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Will a chemical reaction within a system always head towards equilibrium, no matter the concentration of the reactants? If a reaction does always go to equilibrium, why do we say some reactions go to completion then?
Yes, chemical reactions always head towards equilibrium even though it may take a long time to reach it. When reactions go to completion, they still reach equilibrium. It's just that the constant rate of the forward reaction is extremely greater than the constant rate of the reverse reaction, so much so that the reactants produced from the products has almost no time to stay a reactant until it is turned back into a product.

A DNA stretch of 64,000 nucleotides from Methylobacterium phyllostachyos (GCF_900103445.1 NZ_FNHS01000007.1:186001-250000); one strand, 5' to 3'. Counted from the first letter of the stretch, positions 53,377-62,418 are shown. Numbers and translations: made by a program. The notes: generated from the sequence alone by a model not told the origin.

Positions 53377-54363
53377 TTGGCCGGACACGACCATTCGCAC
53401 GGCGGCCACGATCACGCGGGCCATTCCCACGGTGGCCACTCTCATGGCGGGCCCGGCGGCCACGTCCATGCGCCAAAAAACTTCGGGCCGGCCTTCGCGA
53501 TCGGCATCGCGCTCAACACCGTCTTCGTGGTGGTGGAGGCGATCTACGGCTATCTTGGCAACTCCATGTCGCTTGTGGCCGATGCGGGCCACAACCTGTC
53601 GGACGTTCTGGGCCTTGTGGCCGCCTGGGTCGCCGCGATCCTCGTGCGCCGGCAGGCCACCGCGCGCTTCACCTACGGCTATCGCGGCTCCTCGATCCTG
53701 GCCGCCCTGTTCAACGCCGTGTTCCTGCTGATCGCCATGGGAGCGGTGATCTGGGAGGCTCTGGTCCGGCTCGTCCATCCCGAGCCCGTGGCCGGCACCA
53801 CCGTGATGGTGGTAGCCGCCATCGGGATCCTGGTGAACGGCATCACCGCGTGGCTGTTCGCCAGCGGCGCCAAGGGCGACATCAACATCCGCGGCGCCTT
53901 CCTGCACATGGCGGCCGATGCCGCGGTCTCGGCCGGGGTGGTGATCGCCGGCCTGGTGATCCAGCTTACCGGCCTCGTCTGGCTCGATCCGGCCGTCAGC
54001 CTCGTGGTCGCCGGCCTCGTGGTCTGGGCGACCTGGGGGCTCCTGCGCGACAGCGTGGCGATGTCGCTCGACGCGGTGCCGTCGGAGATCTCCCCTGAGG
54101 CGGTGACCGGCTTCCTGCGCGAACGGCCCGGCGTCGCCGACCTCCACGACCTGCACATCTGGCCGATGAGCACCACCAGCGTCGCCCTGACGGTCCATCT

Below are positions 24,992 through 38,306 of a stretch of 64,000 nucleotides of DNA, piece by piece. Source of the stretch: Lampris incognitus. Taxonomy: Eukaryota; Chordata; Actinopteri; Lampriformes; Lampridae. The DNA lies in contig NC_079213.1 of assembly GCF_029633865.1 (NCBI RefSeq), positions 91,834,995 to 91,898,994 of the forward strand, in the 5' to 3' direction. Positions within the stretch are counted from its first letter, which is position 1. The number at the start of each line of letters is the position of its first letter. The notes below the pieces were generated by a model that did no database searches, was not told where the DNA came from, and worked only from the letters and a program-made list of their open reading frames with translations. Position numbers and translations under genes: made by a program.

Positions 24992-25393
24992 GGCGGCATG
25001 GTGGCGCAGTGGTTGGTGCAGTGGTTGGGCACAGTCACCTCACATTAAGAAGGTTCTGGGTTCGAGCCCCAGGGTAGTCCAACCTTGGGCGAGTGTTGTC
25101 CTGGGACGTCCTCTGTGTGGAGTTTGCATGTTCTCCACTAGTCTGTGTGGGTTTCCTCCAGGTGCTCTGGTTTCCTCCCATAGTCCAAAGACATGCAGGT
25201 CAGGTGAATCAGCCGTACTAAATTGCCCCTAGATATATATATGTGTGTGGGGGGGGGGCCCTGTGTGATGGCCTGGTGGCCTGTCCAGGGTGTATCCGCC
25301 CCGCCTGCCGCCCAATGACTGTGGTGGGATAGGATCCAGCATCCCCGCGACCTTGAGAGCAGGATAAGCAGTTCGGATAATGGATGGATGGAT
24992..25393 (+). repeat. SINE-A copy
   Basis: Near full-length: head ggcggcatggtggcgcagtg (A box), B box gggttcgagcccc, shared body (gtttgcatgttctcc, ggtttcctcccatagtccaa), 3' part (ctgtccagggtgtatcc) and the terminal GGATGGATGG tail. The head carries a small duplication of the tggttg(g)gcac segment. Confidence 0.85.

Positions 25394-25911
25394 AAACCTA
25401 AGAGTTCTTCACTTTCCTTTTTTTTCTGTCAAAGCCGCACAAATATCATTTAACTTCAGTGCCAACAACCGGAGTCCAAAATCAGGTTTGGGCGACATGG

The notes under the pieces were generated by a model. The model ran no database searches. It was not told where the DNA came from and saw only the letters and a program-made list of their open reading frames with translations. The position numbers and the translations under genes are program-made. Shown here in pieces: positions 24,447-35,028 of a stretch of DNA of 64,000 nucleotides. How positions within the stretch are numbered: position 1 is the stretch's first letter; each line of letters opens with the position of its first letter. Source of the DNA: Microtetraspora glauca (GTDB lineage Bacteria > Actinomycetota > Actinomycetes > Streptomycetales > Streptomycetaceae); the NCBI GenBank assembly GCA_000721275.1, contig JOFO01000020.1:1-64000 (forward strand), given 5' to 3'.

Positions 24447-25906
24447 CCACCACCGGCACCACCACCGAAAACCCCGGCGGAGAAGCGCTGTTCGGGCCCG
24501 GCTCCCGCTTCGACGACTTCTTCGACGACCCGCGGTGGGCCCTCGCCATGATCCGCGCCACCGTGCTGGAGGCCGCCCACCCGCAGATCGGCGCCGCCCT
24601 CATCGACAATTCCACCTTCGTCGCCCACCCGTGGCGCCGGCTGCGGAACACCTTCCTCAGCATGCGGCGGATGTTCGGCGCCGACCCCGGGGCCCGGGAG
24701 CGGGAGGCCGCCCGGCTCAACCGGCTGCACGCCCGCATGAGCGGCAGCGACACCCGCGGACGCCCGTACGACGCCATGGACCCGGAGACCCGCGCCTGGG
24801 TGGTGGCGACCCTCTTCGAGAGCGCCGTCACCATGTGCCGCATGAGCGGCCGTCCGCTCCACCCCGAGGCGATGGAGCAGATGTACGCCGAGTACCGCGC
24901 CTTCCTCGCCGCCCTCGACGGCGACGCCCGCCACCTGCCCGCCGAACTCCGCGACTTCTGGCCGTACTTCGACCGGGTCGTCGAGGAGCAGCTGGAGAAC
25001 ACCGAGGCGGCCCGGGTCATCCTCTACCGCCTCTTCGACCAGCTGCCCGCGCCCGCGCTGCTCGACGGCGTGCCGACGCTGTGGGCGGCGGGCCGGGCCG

There are also reactions where saying that they reach equilibrium doesn't entirely make sense. This is a crude example, but when you burn wood (reactant), the product (ash, CO2, etc.) is never going to have a reverse reaction into wood. Some reactions go to completion, others reach a dynamic equilibrium, it just depends on the reaction.
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